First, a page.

Coral reefs coming back from the dead

Perceptive Travel reports that efforts to re-seed dying coral reefs are performing better than anyone dared hope. This is the best news I've had this season — I've been convinced that the reefs would all be dead before my daughter was old enough to dive them.

On land, EcoReefs look attractive but artificial, like contemporary sculpture. Nearly two years later, they're something else entirely: a hybrid of technology and organic life, like Jeff Goldblum at the end of The Fly. Their antler-shaped arms are covered with baby corals and sponges, more varieties than I can count. Parrotfish, Moorish idols and clownfish have set up shop beneath their limbs; two tiger cowries nestle near one's center.

One of the techniques used to jump-start growth on the EcoReefs was "coral tranplants." Chunks of loose coral were physically attached to the EcoReefs with little plastic ties. Oddly, those modules have done no better than the ones left to their own devices. No one knows why; perhaps corals, like delicate houseplants, favor a specific angle to the sun. When that orientation is lost, the polyps wallow in confusion…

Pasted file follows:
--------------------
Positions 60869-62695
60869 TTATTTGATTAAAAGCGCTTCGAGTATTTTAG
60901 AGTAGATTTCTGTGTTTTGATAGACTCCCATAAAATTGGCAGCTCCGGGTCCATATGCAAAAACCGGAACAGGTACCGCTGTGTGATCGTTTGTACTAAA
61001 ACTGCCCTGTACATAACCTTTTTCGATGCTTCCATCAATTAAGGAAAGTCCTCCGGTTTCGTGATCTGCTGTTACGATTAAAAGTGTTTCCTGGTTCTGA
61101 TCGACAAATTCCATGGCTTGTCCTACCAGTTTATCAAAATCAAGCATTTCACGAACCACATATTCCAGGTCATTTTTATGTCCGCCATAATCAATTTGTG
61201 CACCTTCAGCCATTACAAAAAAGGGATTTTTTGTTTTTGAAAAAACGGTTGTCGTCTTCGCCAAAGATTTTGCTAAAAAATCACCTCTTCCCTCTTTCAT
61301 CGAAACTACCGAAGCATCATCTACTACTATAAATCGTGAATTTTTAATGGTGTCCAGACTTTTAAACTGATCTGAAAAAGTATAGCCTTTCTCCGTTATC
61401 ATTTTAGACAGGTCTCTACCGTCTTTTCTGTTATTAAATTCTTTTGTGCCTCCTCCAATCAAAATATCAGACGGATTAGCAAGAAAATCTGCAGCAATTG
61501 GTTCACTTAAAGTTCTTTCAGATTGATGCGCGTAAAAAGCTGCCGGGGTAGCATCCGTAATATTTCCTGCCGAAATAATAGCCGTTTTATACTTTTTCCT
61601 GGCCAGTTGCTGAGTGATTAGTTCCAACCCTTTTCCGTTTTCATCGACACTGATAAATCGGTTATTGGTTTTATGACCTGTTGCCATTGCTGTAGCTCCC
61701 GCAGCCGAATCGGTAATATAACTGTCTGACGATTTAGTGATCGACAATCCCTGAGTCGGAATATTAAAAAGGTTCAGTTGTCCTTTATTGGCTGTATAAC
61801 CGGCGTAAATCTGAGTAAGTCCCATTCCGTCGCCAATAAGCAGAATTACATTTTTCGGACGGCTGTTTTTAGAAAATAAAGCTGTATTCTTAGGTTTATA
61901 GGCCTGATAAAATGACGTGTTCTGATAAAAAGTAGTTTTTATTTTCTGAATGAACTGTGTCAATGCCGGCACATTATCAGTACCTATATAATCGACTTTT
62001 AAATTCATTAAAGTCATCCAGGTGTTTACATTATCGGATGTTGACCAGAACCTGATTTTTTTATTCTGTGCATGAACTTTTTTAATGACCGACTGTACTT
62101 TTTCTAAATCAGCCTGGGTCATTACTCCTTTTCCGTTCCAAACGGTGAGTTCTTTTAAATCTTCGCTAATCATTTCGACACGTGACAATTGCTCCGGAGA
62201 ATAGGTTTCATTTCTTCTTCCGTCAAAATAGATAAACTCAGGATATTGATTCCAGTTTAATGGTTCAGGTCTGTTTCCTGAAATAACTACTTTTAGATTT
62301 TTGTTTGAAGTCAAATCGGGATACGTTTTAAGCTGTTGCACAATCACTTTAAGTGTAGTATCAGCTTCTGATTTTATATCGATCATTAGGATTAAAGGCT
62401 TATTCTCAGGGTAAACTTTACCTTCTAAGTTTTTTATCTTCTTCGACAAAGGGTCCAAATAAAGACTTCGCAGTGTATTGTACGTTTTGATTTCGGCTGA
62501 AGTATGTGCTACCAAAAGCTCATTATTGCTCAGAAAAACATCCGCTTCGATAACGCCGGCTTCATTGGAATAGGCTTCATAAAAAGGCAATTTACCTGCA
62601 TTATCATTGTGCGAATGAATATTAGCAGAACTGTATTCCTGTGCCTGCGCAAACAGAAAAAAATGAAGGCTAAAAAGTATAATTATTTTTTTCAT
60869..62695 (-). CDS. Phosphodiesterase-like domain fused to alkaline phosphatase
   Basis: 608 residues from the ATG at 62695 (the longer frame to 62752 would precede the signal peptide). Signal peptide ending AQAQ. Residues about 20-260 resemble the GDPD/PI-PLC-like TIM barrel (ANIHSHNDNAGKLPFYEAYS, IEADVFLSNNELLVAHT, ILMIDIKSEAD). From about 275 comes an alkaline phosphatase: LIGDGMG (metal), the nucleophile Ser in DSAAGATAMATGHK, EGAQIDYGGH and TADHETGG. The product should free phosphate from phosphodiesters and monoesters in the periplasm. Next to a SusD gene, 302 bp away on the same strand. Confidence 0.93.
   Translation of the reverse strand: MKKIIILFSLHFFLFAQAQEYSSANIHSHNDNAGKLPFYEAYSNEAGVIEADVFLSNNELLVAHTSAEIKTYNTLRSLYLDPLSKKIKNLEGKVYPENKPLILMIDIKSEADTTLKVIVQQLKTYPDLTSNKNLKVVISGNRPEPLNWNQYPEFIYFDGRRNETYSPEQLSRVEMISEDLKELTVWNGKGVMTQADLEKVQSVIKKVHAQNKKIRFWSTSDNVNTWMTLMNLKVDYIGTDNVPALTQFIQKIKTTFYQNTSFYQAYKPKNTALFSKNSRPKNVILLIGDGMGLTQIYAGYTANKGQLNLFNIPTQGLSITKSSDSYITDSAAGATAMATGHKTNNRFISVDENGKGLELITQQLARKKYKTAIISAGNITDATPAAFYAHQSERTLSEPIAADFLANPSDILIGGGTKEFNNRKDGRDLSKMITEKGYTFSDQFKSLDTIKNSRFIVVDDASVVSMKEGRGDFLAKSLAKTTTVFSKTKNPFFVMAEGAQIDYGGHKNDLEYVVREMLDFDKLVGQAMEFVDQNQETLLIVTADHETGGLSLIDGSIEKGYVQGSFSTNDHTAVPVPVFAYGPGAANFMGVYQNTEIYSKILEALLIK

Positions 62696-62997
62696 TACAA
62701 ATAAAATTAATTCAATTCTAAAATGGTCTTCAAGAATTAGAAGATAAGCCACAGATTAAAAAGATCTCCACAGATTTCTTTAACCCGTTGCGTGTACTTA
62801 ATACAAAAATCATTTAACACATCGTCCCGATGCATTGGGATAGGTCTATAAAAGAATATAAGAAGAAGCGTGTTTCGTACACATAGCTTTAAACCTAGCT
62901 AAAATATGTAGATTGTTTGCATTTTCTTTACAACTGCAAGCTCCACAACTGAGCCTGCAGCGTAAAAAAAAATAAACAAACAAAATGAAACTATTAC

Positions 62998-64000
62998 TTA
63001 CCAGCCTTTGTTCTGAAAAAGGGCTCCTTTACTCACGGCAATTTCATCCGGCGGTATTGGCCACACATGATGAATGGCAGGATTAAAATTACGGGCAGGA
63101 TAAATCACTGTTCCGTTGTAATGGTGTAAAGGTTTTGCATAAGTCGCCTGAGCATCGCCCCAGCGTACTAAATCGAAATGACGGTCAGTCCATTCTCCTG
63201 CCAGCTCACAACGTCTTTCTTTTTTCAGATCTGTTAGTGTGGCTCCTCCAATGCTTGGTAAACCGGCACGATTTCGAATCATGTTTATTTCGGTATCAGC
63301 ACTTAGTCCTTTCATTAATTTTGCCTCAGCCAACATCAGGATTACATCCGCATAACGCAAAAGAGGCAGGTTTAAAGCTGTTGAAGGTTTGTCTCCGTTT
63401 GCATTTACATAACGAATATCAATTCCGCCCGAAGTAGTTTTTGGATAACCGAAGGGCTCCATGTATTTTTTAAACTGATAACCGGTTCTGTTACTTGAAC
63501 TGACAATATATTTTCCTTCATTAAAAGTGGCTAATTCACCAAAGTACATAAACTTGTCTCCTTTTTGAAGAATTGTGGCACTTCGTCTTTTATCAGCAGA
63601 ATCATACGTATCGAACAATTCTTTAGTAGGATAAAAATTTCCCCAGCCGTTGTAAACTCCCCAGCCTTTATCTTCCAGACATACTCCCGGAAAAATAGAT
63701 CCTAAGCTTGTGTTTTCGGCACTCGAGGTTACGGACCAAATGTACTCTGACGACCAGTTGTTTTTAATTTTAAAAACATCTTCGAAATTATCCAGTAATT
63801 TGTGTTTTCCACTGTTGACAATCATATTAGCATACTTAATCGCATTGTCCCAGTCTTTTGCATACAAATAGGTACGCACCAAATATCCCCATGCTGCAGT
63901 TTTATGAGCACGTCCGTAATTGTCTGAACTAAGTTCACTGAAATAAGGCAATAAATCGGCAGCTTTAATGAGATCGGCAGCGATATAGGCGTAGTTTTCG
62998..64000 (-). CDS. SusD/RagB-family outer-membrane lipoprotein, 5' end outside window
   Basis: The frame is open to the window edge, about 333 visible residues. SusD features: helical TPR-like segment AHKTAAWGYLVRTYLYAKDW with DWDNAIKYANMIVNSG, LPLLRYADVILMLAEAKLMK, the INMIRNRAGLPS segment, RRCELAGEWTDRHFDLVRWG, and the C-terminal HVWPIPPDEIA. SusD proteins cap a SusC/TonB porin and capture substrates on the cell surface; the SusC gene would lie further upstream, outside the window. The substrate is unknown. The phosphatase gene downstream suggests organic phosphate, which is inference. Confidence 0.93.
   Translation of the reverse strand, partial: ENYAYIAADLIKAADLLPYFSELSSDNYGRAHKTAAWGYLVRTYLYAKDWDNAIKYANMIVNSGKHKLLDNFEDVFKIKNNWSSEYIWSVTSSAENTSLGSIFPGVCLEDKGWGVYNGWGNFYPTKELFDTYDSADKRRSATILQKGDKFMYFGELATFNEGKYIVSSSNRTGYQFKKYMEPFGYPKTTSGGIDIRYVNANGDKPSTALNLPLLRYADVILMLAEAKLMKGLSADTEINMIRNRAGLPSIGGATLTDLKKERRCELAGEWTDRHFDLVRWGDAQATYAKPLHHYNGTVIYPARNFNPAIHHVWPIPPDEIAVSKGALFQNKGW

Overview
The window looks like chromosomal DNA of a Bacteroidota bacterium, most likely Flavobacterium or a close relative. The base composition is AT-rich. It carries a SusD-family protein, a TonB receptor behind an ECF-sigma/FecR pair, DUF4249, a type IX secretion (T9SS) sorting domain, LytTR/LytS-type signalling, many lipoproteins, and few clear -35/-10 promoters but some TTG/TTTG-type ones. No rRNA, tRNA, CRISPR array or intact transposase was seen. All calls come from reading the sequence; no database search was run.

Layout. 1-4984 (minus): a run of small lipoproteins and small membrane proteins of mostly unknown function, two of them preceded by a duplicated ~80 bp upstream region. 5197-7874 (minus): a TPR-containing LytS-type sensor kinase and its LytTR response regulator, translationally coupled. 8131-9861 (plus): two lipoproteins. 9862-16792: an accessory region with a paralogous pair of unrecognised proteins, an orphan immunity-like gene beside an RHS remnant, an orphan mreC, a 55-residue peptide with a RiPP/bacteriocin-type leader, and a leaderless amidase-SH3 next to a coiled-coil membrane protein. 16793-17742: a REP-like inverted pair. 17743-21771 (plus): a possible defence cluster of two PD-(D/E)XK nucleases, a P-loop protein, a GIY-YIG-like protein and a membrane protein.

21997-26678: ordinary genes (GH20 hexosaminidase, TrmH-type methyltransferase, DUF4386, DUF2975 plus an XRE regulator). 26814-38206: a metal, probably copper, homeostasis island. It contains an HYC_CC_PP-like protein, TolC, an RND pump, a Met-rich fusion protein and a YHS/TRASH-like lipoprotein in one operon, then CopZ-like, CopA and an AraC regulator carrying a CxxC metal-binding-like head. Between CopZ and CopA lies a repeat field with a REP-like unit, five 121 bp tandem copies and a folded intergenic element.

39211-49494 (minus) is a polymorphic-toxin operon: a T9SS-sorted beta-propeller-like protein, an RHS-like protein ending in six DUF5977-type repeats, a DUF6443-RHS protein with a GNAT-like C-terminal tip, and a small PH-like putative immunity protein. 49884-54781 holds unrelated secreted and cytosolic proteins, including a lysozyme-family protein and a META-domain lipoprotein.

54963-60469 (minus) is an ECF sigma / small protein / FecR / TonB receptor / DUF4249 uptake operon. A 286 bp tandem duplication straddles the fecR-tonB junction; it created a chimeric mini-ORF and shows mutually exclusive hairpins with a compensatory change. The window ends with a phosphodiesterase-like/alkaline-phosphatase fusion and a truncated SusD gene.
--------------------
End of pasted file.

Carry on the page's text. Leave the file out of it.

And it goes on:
In my early days as a diver I'd heard that damaged reefs would take a century to re-grow. It's mind-boggling to see how fast these corals are returning. Moore has a lot of faith in his reefs–"If we build them, they will come"–but this growth would probably exceed his wildest dreams.


(Thanks, Marilyn!)